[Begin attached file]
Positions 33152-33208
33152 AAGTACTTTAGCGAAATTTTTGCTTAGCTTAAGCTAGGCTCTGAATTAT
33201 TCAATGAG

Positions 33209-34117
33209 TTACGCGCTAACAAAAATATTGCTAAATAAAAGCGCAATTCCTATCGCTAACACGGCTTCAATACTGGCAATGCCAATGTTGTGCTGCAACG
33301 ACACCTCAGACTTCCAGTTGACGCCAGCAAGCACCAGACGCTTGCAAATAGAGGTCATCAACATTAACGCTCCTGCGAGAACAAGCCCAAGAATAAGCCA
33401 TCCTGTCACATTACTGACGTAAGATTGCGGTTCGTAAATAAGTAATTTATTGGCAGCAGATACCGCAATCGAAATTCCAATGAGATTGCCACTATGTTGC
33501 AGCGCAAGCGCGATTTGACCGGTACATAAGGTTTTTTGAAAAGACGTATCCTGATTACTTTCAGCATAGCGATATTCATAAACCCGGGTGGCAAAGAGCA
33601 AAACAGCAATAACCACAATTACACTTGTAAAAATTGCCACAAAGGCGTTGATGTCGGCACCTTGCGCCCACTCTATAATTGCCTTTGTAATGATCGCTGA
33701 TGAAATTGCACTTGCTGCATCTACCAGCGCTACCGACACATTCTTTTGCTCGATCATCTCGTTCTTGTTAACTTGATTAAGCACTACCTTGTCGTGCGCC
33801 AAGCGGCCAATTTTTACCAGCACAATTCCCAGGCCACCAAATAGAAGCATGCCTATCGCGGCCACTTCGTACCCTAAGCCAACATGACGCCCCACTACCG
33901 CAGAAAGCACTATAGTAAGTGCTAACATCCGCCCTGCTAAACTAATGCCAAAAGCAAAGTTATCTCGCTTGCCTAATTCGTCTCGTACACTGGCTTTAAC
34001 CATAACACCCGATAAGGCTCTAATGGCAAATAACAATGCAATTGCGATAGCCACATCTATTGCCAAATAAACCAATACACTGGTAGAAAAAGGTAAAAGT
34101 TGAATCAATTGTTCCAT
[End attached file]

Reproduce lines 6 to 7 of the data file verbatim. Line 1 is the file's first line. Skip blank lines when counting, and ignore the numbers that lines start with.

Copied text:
33301 ACACCTCAGACTTCCAGTTGACGCCAGCAAGCACCAGACGCTTGCAAATAGAGGTCATCAACATTAACGCTCCTGCGAGAACAAGCCCAAGAATAAGCCA
33401 TCCTGTCACATTACTGACGTAAGATTGCGGTTCGTAAATAAGTAATTTATTGGCAGCAGATACCGCAATCGAAATTCCAATGAGATTGCCACTATGTTGC